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Crypto Synthetic Assets Explained

What Are Crypto Synthetic Assets?

Crypto synthetic assets are blockchain-based financial instruments that mimic the value and behavior of actual assets and financial instruments. Crypto synthetic assets, also known as “synthetic assets,” are a class of digital financial instruments designed to mimic the value and performance of actual financial assets or real-world assets, such as stocks, commodities, currencies, and even other cryptocurrencies, without actually owning the underlying assets. 

Using sophisticated financial derivatives and smart contracts on blockchain platforms, these artificial assets are created, primarily in decentralized finance (DeFi) ecosystems. Important characteristics of crypto synthetic assets include the ability to create decentralized smart contracts on blockchain systems like Ethereum, use collateral to secure value, precisely track target asset prices, and create flexible leveraged or derivative products. 

Customers of DeFi now have access to more financial markets and assets, reducing their reliance on traditional intermediaries. However, users should exercise caution, as these instruments add complexity and risk, necessitating a comprehensive understanding of their underlying mechanisms and effects on investment strategies.

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Traditional vs. Crypto Synthetic Assets

Traditional assets are tangible or monetary items traded on established financial markets, such as equities, bonds, and commodities. Crypto synthetic assets, on the other hand, are digital representations based on blockchain technology that are designed to mimic the value and performance of conventional assets. 

Traditional assets are tangible or paper-based, whereas crypto synthetic assets exist solely in digital form on blockchain networks. Despite the fact that crypto synthetics have advantages over traditional assets in terms of accessibility, liquidity, and programmability, they come with their own risks and complexities.


Traditional Assets

Crypto Synthetic Assets




Market Accessibility


DeFi Ecosystem


Physical Ownership

Digital Ownership



High Liquidity


Limited Control

Smart Contract Flexibility

Regulatory Oversight


Evolving Regulation

Custodial Requirements

Often Required


Counterparty Risk





On-Chain Transparency

Asset Variety

Limited Range

Wide Range of Assets

Accessibility To All

Limited Access

Global Access

Types of Crypto Synthetic Assets

Crypto synthetic assets appear in various forms, like synthetic stablecoins, tokenized commodities and equities, leveraged and inverse tokens, and yield-bearing synthetic assets.

Synthetic stablecoins 

Synthetic stablecoins are digital tokens designed to replicate the value and stability of fiat currencies, such as the United States dollar or the euro. They provide a method for exchanging products and services and storing value in the cryptocurrency ecosystem without being subject to the volatility of cryptocurrencies. Developed on the Synthetix platform, sUSD is an example of a synthetic stablecoin. It seeks to provide users with access to a stable digital currency whose value corresponds to that of the U.S. dollar.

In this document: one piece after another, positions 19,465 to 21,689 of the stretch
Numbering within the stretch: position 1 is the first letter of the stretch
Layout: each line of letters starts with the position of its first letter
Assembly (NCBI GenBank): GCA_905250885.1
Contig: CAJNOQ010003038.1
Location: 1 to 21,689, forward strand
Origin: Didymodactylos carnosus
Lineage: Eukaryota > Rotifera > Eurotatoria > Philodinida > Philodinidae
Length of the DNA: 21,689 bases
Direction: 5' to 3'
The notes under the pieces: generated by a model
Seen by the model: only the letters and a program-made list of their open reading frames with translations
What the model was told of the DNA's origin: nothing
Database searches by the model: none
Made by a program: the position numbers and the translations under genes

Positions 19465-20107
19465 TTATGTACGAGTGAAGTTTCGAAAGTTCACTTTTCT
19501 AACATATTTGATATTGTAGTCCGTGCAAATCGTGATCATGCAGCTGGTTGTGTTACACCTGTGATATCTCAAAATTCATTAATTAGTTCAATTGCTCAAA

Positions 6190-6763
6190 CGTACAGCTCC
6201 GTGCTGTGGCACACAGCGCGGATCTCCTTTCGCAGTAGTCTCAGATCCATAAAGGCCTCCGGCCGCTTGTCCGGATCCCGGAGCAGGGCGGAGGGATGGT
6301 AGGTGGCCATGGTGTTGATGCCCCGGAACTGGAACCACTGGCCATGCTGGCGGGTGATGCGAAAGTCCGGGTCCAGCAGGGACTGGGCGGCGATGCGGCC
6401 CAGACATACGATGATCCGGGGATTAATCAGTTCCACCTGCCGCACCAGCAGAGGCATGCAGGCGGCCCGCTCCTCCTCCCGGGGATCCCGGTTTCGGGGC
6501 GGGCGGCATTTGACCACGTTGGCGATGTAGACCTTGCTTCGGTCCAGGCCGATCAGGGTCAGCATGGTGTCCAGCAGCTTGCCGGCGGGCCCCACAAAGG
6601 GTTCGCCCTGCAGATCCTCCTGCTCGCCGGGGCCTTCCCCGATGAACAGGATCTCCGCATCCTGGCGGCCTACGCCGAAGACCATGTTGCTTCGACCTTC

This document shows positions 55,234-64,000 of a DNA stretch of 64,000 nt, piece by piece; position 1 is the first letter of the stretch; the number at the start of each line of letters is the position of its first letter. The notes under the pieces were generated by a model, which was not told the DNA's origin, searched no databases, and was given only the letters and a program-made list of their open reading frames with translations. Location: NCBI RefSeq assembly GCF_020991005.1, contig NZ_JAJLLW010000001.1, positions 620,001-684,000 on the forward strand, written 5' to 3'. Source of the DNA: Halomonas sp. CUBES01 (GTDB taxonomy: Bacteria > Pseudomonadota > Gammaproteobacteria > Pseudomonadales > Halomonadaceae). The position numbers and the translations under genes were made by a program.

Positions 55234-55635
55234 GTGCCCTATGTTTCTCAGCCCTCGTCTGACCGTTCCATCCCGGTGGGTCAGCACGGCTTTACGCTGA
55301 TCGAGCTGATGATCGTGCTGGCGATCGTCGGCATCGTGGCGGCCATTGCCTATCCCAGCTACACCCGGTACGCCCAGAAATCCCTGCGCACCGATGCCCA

Tokenized commodities and equities

On blockchain networks, tokenized commodities and equities serve as digital representations of physical assets such as gold, oil, stocks, and other commodities. These synthetic assets enable the fractional ownership and exchange of conventional assets in a decentralised manner. sOIL, which is also developed on the Synthetix platform, is an example of a synthetic asset that monitors crude oil prices. Without actually possessing any oil, investors can become more exposed to price fluctuations.

Leveraged and inverse tokens

Synthetic assets, known as leveraged and inverse tokens, are developed to amplify or counteract the price changes of an underlying asset — inverse tokens profit when the underlying asset’s price decreases, while leveraged tokens magnify profits and losses. For example, BTC3L (Binance Leveraged Tokens) aims to generate daily returns that are three times greater than Bitcoin’s (BTC) price. If Bitcoin increases by 1%, BTC3L should increase by 3%.

Yield-bearing synthetic assets

Within the DeFi ecosystem, yield-bearing synthetic assets offer holders the opportunity to generate passive income through staking or lending. cDAI, created by the Compound protocol, is an example of a synthetic asset. Dai (DAI) stablecoins can be used to participate in lending operations and collect interest on the Compound platform. Since cDAI accrues interest to holders over time, it qualifies as a yield-bearing synthetic asset.

Applications of Crypto Synthetic Assets

Traders pursuing increased profits, investors diversifying their holdings, and DeFi enthusiasts engaged in yield farming can utilise crypto synthetic assets.

Trading and investing opportunities

Crypto synthetic assets provide access to numerous trading and investment opportunities. They permit traders to engage in leveraged trading, thereby increasing their exposure to market fluctuations and potentially generating greater returns (or losses) than they could with conventional trading. Moreover, synthetic assets encompass a vast array of underlying assets within the crypto ecosystem, such as stocks and commodities, thereby providing investors with a simple method to diversify their portfolios.